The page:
Then, we were all up early ready to walk up a mini rocky mountain with some interesting temples on it. Some of us went in the car and the others with dogs went on the tractor through the local village. The kids thought that they were royalty as everyone was waving to them. Luckily they all managed to stay in the trailer and were not bounced out.

When I saw the mini mountain I decide that my dodgy hip wouldn't get up all the steps so I stayed with Milo, who had hurt his foot. We sat in the car as it started to rain again. The others walked up and enjoyed the view. 

We came back to another enjoyable meal and the endless trips to pack the car.

We had such a relaxing weekend it was so much fun. We really do recommend India.

(The following week there was a report in the paper where a leopard had been killed crossing the motorway only a few km's down the road from the farm area. So,when we go again in November we promise to keep a closer eye on the children and not let them lag behind.)

 Andy loved all the walks

 At the top of the mountain

The teens and the children eating off banana leaves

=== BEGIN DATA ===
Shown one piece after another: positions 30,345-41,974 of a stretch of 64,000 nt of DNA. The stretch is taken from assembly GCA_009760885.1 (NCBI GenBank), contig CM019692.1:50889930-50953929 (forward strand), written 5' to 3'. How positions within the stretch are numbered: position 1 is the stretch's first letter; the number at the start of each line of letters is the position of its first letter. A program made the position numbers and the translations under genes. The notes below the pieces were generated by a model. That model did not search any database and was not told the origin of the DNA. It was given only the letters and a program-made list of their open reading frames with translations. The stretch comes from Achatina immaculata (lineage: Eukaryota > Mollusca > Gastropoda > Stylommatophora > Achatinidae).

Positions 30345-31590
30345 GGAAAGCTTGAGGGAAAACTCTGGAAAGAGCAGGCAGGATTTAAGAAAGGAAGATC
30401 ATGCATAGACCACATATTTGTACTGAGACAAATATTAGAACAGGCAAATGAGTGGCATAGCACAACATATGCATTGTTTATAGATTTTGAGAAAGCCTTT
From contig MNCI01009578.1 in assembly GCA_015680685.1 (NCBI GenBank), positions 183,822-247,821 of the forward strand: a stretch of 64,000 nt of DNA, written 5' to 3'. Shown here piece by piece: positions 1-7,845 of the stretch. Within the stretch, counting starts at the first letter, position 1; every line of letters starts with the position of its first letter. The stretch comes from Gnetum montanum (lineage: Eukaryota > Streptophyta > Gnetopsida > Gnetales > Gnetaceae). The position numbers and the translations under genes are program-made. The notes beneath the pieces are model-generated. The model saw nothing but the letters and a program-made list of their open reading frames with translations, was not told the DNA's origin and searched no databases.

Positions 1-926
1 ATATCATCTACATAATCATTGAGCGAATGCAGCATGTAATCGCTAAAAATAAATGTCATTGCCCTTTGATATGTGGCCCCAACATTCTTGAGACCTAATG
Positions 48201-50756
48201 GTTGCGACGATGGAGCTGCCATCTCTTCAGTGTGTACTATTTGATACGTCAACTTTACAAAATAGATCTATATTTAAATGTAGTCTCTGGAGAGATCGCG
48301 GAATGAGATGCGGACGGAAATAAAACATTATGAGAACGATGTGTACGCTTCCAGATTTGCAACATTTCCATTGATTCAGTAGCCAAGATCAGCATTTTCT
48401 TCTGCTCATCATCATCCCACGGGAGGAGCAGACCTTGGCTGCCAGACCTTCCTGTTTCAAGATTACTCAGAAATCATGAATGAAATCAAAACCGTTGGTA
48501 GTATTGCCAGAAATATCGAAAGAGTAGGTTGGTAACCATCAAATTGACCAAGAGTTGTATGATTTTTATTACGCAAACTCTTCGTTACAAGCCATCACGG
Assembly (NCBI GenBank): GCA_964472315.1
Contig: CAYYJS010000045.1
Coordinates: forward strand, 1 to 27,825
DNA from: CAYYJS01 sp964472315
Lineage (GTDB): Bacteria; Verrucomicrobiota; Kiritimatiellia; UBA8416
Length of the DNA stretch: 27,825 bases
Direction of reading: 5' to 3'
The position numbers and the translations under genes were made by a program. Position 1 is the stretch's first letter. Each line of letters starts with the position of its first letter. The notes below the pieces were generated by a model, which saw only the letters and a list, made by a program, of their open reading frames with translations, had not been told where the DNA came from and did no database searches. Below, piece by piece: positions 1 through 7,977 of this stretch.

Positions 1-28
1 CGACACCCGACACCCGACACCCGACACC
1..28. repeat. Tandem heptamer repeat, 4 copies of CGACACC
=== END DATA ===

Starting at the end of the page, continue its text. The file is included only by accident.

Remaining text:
The tractor trailer with everyone on including the dogs but Max is on the tractor 

Happy to have got to the top !

Halfway up


Its cloudy but definitely not cold

We really do have fun when we go somewhere 

No one was checking for leopards ...

of course you eat with your fingers

at the factory, deep concentration putting on the gloves



Cubbon Park

The following week we went to meet our friends Michael and Ken near their home in the centre of Bangalore. We met them in the large park called Cubbon park (designed by the British when it was part of the Empire in the 1800's). 

Before we went I sent a message to all the Coles recommending that they pack some spare clothes, as rain was forecast again.